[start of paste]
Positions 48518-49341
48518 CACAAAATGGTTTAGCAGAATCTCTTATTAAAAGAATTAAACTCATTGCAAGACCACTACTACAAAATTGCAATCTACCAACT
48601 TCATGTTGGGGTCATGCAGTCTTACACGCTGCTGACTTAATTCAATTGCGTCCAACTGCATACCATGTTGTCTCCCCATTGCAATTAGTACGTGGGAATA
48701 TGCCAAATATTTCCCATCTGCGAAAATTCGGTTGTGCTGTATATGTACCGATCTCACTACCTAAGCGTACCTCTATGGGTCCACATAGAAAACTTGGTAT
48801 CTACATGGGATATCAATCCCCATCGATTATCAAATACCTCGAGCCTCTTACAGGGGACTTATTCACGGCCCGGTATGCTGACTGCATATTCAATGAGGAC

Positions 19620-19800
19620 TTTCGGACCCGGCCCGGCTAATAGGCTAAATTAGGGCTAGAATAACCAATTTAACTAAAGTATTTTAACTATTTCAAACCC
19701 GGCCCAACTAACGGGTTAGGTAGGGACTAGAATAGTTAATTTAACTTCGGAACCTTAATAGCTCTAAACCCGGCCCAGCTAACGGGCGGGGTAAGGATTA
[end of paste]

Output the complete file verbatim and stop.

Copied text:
Positions 48518-49341
48518 CACAAAATGGTTTAGCAGAATCTCTTATTAAAAGAATTAAACTCATTGCAAGACCACTACTACAAAATTGCAATCTACCAACT
48601 TCATGTTGGGGTCATGCAGTCTTACACGCTGCTGACTTAATTCAATTGCGTCCAACTGCATACCATGTTGTCTCCCCATTGCAATTAGTACGTGGGAATA
48701 TGCCAAATATTTCCCATCTGCGAAAATTCGGTTGTGCTGTATATGTACCGATCTCACTACCTAAGCGTACCTCTATGGGTCCACATAGAAAACTTGGTAT
48801 CTACATGGGATATCAATCCCCATCGATTATCAAATACCTCGAGCCTCTTACAGGGGACTTATTCACGGCCCGGTATGCTGACTGCATATTCAATGAGGAC

Positions 19620-19800
19620 TTTCGGACCCGGCCCGGCTAATAGGCTAAATTAGGGCTAGAATAACCAATTTAACTAAAGTATTTTAACTATTTCAAACCC
19701 GGCCCAACTAACGGGTTAGGTAGGGACTAGAATAGTTAATTTAACTTCGGAACCTTAATAGCTCTAAACCCGGCCCAGCTAACGGGCGGGGTAAGGATTA